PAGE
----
(Photo: Diego M. Radzinschi/ALM)

DLA Piper had a mixed year financially in 2016, with significant currency fluctuations resulting in a rare drop in revenue. But profits still rose, thanks to a drive to cut costs, improve productivity and target higher-value work.

The firm’s revenue fell 2.9 percent in the last fiscal year, to $2.47 billion. Despite this, a 140-lawyer reduction in total head count—to 3,616 attorneys—meant that average revenue per lawyer inched up 1.5 percent, to $685,000.

DLA’s net income rose 6.3 percent, to $643.5 million—the second-highest in the firm’s history, behind a 2014 peak of $667 million. This fueled a 5.4 percent increase in average profits per equity partner, which hit a record high of $1.655 million. The firm’s profit margin climbed 2 percentage points, to 26 percent.

DLA co-chair Roger Meltzer told The American Lawyer that the decline in revenue was caused entirely by currency exchange rates and did not accurately reflect what was a “very solid” year for the firm. DLA’s international arm compiles its accounts in British pounds and the numbers are then converted to U.S. dollars to produce the firm’s global figures.

In fact, according to a DLA spokesman, the firm’s total revenue actually would have increased 1.1 percent without the currency effect. The pound sterling has weakened from $1.50 to around $1.24 since the Brexit vote last June.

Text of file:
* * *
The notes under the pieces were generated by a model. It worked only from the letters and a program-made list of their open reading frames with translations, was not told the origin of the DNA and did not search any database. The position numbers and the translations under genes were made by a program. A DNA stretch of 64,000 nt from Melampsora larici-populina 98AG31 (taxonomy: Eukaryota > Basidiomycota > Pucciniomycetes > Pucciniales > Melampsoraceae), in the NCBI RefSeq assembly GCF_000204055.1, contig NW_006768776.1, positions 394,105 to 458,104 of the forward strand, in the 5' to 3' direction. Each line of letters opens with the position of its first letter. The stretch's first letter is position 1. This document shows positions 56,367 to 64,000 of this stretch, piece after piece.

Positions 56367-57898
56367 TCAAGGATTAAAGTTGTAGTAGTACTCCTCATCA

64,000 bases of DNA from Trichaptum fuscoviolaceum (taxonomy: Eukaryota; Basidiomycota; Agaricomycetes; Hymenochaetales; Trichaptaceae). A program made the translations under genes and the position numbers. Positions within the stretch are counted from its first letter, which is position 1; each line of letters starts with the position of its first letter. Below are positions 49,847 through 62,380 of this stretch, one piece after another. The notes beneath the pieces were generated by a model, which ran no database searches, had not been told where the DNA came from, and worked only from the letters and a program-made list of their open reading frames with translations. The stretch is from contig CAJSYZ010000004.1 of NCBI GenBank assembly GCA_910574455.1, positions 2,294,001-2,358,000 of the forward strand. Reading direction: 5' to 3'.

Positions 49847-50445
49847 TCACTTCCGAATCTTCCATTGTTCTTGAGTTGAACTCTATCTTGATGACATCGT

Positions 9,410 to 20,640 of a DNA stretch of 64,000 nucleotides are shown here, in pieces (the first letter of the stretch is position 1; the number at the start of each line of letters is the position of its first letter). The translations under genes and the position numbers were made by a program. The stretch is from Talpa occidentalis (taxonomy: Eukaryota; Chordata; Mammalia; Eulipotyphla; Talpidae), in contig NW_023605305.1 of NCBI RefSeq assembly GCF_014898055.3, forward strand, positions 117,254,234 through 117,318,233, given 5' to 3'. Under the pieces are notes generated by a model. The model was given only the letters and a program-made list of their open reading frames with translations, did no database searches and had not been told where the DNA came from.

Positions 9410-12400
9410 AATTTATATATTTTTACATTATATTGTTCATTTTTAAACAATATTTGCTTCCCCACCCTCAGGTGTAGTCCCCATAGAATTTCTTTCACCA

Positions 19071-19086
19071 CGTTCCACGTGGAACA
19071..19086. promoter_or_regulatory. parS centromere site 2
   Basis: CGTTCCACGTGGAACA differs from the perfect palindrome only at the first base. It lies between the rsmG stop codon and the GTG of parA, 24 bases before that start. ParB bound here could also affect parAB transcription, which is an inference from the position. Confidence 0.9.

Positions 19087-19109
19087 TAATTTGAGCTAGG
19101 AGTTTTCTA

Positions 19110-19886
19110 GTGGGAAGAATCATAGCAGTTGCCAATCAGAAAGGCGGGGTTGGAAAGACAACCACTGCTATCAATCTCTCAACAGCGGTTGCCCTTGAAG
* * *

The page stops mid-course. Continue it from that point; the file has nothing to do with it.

“We’ve been fortunate that our clients have continued to drive additional market share to us,” Meltzer said. “We’re continuing on an upward trajectory.”

DLA’s revenue per lawyer and profits per partner have steadily increased every year since 2010, when The American Lawyer first started treating the firm as a single global entity for the purposes of our Am Law 100 survey. (DLA’s U.S. RPL previously topped $850,000.)

Global co-CEO Jay Rains said the firm’s increased profitability is a reward for its strategic efforts to focus on quality, efficiency and costs. “When you go through a period of rapid growth, as we have over the past 10 years, it’s important to take a breath and reassess,” he said. “We’ve made a conscious effort to be more exacting and improve the overall financial profile of the firm. It’s more than a topline business these days.”

DLA made significant cuts to its U.K. support staff last year and closed a small office in the Yukon territory, which it inherited as a result of its 2015 combination with the Vancouver-based Canadian firm Davis. Meltzer said that this continued “reshaping” has also resulted in some lawyers leaving the firm if they “can’t meet that exacting standard or [if they] reach the conclusion that this is no longer the same firm they joined,” although he stressed that no attorneys were laid off.

The firm’s U.S. business was “strong across the board” in 2016, Rains added—with the exception of general business litigation, which he said has become “very rate constrained” and was “an area of weakness from a financial standpoint.” DLA’s U.S. corporate practice had a standout year, Rains said, with the firm topping Mergermarket’s legal adviser rankings in terms of number of M&A deals globally for the seventh consecutive year. “We’re still doing a lot of deals, but we’re also competing head-to-head with the elite firms [for big-ticket transactions], which we wouldn’t necessarily have been doing 10 years ago,” Meltzer added.